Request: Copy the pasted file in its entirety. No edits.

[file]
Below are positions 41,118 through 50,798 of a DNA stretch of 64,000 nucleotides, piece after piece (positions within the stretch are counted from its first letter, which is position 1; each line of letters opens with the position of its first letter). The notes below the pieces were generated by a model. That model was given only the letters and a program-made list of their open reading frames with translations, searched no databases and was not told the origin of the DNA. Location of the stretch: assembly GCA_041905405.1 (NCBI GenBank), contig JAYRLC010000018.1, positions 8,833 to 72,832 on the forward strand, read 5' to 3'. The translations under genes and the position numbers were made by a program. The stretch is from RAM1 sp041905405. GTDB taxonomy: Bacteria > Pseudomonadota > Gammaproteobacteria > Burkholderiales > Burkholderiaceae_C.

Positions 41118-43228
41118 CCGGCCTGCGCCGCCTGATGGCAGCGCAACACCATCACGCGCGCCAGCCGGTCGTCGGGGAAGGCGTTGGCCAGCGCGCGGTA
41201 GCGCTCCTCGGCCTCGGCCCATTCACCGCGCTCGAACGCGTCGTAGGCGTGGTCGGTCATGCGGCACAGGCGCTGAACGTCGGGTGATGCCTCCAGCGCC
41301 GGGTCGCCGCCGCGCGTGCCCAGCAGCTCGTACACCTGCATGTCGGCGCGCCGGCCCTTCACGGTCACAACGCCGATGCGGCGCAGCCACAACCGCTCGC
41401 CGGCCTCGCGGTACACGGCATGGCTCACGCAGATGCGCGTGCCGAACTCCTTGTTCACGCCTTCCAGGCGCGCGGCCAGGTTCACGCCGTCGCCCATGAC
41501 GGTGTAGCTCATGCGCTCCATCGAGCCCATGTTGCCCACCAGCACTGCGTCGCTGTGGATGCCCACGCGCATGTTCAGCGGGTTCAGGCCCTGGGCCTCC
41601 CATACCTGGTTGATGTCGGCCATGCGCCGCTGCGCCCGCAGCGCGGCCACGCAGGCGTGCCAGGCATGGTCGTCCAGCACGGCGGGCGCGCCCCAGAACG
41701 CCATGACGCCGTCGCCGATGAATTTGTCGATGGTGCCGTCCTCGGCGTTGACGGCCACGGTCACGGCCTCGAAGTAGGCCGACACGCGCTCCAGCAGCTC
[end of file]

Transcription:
Below are positions 41,118 through 50,798 of a DNA stretch of 64,000 nucleotides, piece after piece (positions within the stretch are counted from its first letter, which is position 1; each line of letters opens with the position of its first letter). The notes below the pieces were generated by a model. That model was given only the letters and a program-made list of their open reading frames with translations, searched no databases and was not told the origin of the DNA. Location of the stretch: assembly GCA_041905405.1 (NCBI GenBank), contig JAYRLC010000018.1, positions 8,833 to 72,832 on the forward strand, read 5' to 3'. The translations under genes and the position numbers were made by a program. The stretch is from RAM1 sp041905405. GTDB taxonomy: Bacteria > Pseudomonadota > Gammaproteobacteria > Burkholderiales > Burkholderiaceae_C.

Positions 41118-43228
41118 CCGGCCTGCGCCGCCTGATGGCAGCGCAACACCATCACGCGCGCCAGCCGGTCGTCGGGGAAGGCGTTGGCCAGCGCGCGGTA
41201 GCGCTCCTCGGCCTCGGCCCATTCACCGCGCTCGAACGCGTCGTAGGCGTGGTCGGTCATGCGGCACAGGCGCTGAACGTCGGGTGATGCCTCCAGCGCC
41301 GGGTCGCCGCCGCGCGTGCCCAGCAGCTCGTACACCTGCATGTCGGCGCGCCGGCCCTTCACGGTCACAACGCCGATGCGGCGCAGCCACAACCGCTCGC
41401 CGGCCTCGCGGTACACGGCATGGCTCACGCAGATGCGCGTGCCGAACTCCTTGTTCACGCCTTCCAGGCGCGCGGCCAGGTTCACGCCGTCGCCCATGAC
41501 GGTGTAGCTCATGCGCTCCATCGAGCCCATGTTGCCCACCAGCACTGCGTCGCTGTGGATGCCCACGCGCATGTTCAGCGGGTTCAGGCCCTGGGCCTCC
41601 CATACCTGGTTGATGTCGGCCATGCGCCGCTGCGCCCGCAGCGCGGCCACGCAGGCGTGCCAGGCATGGTCGTCCAGCACGGCGGGCGCGCCCCAGAACG
41701 CCATGACGCCGTCGCCGATGAATTTGTCGATGGTGCCGTCCTCGGCGTTGACGGCCACGGTCACGGCCTCGAAGTAGGCCGACACGCGCTCCAGCAGCTC